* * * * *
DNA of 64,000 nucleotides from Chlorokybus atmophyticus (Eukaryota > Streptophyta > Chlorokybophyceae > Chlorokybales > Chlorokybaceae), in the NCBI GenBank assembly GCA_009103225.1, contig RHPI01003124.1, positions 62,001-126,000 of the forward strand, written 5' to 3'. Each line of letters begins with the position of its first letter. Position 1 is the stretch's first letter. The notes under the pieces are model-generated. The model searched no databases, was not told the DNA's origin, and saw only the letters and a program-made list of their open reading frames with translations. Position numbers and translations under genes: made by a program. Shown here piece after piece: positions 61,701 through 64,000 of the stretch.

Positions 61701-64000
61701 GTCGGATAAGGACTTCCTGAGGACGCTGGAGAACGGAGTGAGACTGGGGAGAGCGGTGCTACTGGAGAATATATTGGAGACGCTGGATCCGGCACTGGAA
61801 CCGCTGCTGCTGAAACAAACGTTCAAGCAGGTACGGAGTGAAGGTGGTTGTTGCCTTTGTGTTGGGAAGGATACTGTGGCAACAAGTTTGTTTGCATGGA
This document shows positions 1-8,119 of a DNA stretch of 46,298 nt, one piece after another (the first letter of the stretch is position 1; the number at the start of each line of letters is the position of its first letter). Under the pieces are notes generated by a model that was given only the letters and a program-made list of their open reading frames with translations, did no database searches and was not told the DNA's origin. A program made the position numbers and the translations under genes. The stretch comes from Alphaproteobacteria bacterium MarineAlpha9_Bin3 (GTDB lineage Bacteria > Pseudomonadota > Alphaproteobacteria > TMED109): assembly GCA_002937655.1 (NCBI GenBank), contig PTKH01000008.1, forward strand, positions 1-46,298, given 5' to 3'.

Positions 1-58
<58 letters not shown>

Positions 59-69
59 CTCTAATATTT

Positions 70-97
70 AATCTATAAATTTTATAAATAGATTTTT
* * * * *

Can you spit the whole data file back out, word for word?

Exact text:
DNA of 64,000 nucleotides from Chlorokybus atmophyticus (Eukaryota > Streptophyta > Chlorokybophyceae > Chlorokybales > Chlorokybaceae), in the NCBI GenBank assembly GCA_009103225.1, contig RHPI01003124.1, positions 62,001-126,000 of the forward strand, written 5' to 3'. Each line of letters begins with the position of its first letter. Position 1 is the stretch's first letter. The notes under the pieces are model-generated. The model searched no databases, was not told the DNA's origin, and saw only the letters and a program-made list of their open reading frames with translations. Position numbers and translations under genes: made by a program. Shown here piece after piece: positions 61,701 through 64,000 of the stretch.

Positions 61701-64000
61701 GTCGGATAAGGACTTCCTGAGGACGCTGGAGAACGGAGTGAGACTGGGGAGAGCGGTGCTACTGGAGAATATATTGGAGACGCTGGATCCGGCACTGGAA
61801 CCGCTGCTGCTGAAACAAACGTTCAAGCAGGTACGGAGTGAAGGTGGTTGTTGCCTTTGTGTTGGGAAGGATACTGTGGCAACAAGTTTGTTTGCATGGA
This document shows positions 1-8,119 of a DNA stretch of 46,298 nt, one piece after another (the first letter of the stretch is position 1; the number at the start of each line of letters is the position of its first letter). Under the pieces are notes generated by a model that was given only the letters and a program-made list of their open reading frames with translations, did no database searches and was not told the DNA's origin. A program made the position numbers and the translations under genes. The stretch comes from Alphaproteobacteria bacterium MarineAlpha9_Bin3 (GTDB lineage Bacteria > Pseudomonadota > Alphaproteobacteria > TMED109): assembly GCA_002937655.1 (NCBI GenBank), contig PTKH01000008.1, forward strand, positions 1-46,298, given 5' to 3'.

Positions 1-58
<58 letters not shown>

Positions 59-69
59 CTCTAATATTT

Positions 70-97
70 AATCTATAAATTTTATAAATAGATTTTT